Jessica Bramlett | Color Overboard: It’s just like we always say at The Blogcademy — if something was easy, EVEONE would be doing it. Running your own business is some of the hardest work there is! I still have days where I wake up in a complete panic because I didn’t get enough things done and feel like I owe everyone in the world something! I freelanced for AGES for myself and for studios before I ever felt like I was okay with running a legit business full-time. It takes time and there’s no rush. It’s better to go in with a plan and do things the right way than just jump off a cliff and hope for the best. 😉 Keep on keepin’ on. It’s hard but because of that, the accomplishments mean so much more.

  13. Jill says:

    What a wonderfully inspiring post! It’s taken me about 30 years to pinpoint exactly what I want to do. I’m currently navigating the exciting yet frustrating path to get there and it’s sometimes hard to block that inner critic that I’m too old to break into a new industry.

    • Shauna says:

      Jill: Good for you! I love hearing stories like this! I am so glad you’re just going for it because it’s never too late and we need to stop setting limitations on ourselves and our careers.

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  17. Annette says:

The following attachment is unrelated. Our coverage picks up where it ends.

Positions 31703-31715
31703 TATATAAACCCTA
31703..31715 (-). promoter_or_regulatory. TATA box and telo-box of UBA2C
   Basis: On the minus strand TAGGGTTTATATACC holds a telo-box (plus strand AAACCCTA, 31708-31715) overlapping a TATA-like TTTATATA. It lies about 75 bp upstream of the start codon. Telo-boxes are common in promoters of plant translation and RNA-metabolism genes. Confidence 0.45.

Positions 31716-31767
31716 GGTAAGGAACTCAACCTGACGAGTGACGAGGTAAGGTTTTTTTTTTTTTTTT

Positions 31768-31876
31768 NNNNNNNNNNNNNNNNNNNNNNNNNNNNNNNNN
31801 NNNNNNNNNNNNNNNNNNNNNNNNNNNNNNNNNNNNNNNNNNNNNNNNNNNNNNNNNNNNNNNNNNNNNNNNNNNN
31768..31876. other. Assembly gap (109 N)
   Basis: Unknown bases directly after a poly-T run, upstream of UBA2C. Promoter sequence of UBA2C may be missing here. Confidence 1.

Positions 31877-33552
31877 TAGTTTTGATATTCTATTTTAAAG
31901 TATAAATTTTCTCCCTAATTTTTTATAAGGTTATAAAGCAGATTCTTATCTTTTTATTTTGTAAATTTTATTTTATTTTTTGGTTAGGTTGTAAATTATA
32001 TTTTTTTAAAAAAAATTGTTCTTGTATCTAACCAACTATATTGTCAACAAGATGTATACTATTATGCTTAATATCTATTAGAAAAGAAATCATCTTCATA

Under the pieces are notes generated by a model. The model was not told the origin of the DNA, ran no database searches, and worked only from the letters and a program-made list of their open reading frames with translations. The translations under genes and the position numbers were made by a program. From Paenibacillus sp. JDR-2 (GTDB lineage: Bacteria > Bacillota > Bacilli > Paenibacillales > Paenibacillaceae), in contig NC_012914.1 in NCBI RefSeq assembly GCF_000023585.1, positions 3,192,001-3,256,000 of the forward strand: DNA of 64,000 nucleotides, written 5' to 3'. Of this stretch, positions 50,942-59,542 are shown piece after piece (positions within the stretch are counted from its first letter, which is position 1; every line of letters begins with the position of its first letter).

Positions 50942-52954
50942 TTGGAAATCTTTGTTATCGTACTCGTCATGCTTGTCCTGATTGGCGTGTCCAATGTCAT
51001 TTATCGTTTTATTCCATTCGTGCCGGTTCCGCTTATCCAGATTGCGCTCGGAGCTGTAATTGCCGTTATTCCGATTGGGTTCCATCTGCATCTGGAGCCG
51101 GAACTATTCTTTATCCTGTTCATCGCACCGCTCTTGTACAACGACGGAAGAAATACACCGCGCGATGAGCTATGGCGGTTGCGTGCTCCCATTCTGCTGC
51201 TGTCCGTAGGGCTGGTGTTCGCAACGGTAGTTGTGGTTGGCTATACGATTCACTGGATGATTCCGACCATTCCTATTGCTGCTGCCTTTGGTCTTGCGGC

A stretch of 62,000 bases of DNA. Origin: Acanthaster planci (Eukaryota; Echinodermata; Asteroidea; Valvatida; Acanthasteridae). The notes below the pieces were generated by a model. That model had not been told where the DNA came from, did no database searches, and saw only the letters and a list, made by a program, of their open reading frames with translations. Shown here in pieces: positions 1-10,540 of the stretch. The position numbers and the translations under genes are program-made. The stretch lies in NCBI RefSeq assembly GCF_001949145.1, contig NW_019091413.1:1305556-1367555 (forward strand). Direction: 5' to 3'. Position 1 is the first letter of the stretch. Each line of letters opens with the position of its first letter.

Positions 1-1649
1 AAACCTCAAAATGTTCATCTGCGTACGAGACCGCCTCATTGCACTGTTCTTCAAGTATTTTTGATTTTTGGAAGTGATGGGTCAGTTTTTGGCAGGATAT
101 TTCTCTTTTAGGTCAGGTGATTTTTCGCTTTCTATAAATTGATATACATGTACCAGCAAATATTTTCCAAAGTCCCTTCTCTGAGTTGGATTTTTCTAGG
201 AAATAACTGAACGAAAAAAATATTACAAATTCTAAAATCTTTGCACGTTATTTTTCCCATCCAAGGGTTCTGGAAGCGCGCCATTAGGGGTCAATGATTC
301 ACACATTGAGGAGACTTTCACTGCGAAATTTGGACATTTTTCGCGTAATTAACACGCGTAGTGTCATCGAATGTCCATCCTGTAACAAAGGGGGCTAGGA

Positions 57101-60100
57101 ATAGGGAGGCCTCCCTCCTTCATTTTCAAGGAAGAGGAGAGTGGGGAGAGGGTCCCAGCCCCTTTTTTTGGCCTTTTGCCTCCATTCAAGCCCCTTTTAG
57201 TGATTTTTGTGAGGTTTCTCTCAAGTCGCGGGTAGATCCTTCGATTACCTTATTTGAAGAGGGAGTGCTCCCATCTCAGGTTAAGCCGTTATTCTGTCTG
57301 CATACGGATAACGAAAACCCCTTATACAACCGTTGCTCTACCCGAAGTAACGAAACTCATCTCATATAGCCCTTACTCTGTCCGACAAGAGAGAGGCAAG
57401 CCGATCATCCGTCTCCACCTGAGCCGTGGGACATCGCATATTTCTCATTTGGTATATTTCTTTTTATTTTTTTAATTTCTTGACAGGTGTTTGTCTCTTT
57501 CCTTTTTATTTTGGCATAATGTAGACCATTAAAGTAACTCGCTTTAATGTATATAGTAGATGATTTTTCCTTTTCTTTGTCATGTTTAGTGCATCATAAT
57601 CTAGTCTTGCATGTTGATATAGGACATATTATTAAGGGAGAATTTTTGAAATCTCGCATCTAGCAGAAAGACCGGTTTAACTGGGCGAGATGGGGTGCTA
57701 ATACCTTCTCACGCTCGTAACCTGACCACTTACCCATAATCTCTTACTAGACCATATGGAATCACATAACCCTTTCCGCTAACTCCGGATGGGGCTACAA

Great article! I’m making a huge leap to start a business of my own and I just had that terrifying thought today that someone else might do things faster, better, more creatively than me… and your words helped. That, and my husband. He told me to go for it anyway.

    So, thank you. They’re very comforting to hear.

    • Shauna says:

      Annette: I think we all have those thoughts! In a way, those thoughts are good though because they push us to work harder and to try things outside of our comfort zone.

  18. Grace says:

    As a late bloomer myself, sometimes I doubt that I will ever get to where I want to be as a designer. But, when I read your posts and look at your work I know that it is possible and that we each have our own paths. Thank you for these words of inspiration and for always sharing your experiences with us. Happy Holidays to you!

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  20. Love love love this post, both because I’ve worked in the creative industry, and I’m a (resume) writer myself. I started my own writing business several years ago, but have often run into times where I kick myself thinking, “Shouldn’t I have gone to school for English instead of advertising?” But it doesn’t change the fact that I got here because I followed a specific creative path of my own. Cheers!

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  23. UniqueUnicorn says:

    I think you really should find your unique path in order to find happiness in life since most of our life is work, it is important to find the work that will fulfill you mentally and financially. For this task, you definitely must use some help from the specialists from the http://nycresumeservices.com/ service online.